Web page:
My stance on sugar has continued as I’ve watched not only my own health, but the health of family members, friends, and many people with which I’ve worked over the years, improve after removing sugar from the diet. In fact, my next book and PBS show tie it all together by recommending a healthy eating plan that limits sugar (including the sugar that comes from certain carbohydrates like bread and pasta) and increases fat—you heard me, the healthy fats including omega-3s. In addition, I talk about the importance of a balanced gut, which can be the underlying source of silent inflammation, the main component of most, if not all, chronic disease. The 60 Minutes segment talks about some of the same topics I cover in my book. It was refreshing to see mainstream media finally coming around.

As the Diva of Digestion, I have always recognized the importance of a healthy diet as a main contributor to digestive health, and to total-body health. One of the best ways to improve your diet is to remove sugar. As the 60 Minutes segment illustrates, sugar has the same addictive qualities as cocaine. In fact, they mentioned that people build a tolerance to sugar, always wanting more and more. The result has only been more and more heart disease, diabetes, and cancer. Please, pass this on. Everyone needs to know the harms of sugar.

 

Ladies—Get Moving to Reduce Depression and Metabolic Syndrome

Filed in General | Posted by Brenda Watson on 04/16/2012


Renew You Challenge

Let’s start this week off right

Here is your newest weekly challenge (I mean opportunity!) to help set you off on the right foot and in the right direction for bringing health to your week. You could even add it to your calendar. Join us! 

You’ve heard it many times before: exercise is good for you. In fact, we hear about the benefits of exercise so often it starts to sound like a broken record. And it turns into a should: “I should exercise more.” “I should find time for exercise.” Or a shouldn’t: “I shouldn’t be so lazy.” These “should” statements don’t really help us overcome obstacles. Instead, try to restate it, “I am going to exercise for at least 30 minutes a day because it will make me happier and healthier.” That’s better.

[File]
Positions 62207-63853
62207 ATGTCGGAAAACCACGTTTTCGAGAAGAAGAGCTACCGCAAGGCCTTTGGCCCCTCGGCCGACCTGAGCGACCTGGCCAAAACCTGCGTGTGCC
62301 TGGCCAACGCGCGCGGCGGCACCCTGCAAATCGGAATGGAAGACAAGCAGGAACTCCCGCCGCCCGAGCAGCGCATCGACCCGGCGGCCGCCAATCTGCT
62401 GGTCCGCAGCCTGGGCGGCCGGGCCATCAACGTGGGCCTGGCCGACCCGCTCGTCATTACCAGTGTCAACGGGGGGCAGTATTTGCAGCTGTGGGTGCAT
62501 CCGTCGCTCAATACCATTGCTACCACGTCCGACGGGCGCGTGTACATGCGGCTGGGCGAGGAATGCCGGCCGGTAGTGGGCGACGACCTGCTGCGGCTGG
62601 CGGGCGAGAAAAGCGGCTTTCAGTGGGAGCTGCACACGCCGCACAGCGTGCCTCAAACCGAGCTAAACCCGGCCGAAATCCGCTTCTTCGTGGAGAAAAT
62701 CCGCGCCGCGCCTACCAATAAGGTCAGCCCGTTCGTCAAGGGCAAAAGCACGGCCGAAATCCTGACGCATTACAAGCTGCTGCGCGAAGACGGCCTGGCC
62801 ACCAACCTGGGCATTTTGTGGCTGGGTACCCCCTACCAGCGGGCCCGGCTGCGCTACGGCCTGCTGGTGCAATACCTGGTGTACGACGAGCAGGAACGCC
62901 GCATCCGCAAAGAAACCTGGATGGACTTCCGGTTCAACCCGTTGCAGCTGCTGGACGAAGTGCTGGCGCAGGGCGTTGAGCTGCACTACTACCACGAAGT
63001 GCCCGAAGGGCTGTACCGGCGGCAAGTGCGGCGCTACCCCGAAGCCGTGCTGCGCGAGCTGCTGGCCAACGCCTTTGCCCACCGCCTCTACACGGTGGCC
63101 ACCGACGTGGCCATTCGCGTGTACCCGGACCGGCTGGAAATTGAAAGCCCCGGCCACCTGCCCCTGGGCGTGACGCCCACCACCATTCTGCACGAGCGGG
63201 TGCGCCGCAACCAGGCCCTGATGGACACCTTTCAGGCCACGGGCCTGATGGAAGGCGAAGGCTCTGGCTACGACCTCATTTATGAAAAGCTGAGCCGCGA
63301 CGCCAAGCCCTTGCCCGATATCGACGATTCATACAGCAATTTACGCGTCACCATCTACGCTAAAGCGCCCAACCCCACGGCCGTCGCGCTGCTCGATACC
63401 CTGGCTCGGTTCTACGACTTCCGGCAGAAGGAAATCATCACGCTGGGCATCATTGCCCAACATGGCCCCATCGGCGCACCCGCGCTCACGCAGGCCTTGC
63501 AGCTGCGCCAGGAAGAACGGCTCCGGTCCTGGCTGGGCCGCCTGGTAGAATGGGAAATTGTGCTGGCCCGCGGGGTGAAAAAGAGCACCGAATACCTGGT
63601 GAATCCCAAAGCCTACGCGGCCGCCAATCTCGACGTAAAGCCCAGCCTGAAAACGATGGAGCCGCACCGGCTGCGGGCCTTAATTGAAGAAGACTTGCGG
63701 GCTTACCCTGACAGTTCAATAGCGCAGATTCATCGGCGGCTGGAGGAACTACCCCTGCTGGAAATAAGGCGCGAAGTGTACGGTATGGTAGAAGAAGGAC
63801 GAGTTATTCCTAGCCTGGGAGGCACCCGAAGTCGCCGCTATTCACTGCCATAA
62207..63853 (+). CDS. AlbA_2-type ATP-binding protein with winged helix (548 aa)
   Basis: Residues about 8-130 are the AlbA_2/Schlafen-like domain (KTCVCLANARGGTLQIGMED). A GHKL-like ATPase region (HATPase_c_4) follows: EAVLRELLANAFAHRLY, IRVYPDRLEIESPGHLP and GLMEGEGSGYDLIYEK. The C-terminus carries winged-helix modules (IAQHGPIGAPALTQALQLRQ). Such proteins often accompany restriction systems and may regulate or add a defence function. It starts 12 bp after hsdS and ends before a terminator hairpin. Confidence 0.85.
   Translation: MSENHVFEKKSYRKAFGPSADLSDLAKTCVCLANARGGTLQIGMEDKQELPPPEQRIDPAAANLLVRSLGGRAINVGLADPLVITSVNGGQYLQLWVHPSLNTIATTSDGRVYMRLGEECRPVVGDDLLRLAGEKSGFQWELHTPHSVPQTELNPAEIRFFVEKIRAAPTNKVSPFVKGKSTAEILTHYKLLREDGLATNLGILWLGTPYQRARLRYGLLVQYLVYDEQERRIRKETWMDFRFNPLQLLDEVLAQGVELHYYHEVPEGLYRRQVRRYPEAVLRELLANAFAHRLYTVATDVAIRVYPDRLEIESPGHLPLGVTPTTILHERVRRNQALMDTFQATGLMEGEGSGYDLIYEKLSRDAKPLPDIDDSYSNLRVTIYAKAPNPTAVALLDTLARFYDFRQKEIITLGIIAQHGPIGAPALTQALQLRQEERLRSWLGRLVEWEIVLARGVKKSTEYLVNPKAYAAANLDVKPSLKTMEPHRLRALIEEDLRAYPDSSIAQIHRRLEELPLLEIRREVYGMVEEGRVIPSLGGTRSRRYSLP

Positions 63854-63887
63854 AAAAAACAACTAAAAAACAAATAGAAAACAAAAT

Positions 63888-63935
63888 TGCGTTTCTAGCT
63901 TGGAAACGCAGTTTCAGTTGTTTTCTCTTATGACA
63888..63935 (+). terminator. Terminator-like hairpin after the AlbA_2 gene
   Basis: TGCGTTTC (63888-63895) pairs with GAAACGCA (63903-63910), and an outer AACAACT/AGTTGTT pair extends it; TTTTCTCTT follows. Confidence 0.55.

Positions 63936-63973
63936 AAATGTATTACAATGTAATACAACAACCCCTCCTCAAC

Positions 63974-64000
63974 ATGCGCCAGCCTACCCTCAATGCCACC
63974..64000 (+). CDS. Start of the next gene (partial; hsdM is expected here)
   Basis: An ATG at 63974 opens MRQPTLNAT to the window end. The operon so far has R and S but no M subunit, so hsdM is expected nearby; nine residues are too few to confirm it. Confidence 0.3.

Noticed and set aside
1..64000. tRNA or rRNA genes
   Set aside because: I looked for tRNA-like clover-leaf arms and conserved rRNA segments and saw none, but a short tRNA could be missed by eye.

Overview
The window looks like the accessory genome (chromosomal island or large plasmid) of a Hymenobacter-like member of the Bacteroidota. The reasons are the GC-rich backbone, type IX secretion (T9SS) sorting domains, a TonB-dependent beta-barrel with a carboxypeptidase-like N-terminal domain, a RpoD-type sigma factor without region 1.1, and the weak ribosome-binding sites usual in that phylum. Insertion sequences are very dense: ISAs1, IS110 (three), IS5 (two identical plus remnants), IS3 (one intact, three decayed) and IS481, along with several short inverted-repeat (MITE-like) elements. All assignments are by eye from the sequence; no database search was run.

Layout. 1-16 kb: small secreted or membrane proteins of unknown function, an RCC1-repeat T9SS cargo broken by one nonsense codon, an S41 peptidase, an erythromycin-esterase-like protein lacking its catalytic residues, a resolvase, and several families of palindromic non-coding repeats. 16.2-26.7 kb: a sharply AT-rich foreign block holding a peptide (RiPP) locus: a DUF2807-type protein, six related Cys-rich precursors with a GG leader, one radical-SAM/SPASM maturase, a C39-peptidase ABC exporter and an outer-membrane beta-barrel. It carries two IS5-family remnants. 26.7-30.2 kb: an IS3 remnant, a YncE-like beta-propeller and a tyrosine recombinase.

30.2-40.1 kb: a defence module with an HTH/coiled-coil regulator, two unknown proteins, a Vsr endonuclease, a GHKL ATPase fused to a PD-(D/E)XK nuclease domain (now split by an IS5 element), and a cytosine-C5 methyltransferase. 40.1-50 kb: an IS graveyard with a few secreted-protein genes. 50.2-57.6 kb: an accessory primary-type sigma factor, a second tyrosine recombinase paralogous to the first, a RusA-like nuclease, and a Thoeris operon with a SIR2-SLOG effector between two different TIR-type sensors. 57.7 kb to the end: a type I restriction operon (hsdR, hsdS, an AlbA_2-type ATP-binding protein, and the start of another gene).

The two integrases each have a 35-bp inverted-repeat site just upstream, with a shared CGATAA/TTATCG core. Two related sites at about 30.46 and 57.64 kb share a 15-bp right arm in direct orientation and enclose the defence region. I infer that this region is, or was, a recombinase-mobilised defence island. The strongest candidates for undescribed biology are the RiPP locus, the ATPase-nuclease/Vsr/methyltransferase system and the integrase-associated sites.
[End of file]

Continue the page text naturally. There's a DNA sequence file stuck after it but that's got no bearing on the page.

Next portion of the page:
A recent study published in the journal Preventive Medicine found that women are less likely than men to get 30 minutes of exercise daily, and this puts them at greater risk of developing metabolic syndrome. Lead researcher Paul Loprinzi stated, “Those who get 30 minutes a day are less likely to be depressed, less likely to have high cholesterol, and less likely to have metabolic syndrome.”

Metabolic syndrome is a condition that includes a group of risk factors—abnormal blood lipid levels, high blood pressure, abdominal obesity (belly fat), and high blood sugar—and increases the risk of type 2 diabetes, heart disease, and stroke. Almost 35 percent of American adults have metabolic syndrome. Luckily, addressing lifestyle factors like physical activity and diet can reverse this condition.

This week, start by tracking your physical activity. If you aren’t getting at least 30 minutes a day, figure out how you can add more time each day. It doesn’t have to be all at once. Take the stairs instead of the elevator, park further from your destination to add a few minutes of walking when you can, and find a physical activity that you enjoy so that you are more inclined to do it. Finally, remember why you want to be healthy. Maybe it’s because you want to be around to enjoy your grandchildren, or even your children, more. Maybe it’s because you want to feel good. Keep reminding yourself of this reason and find ways to get moving.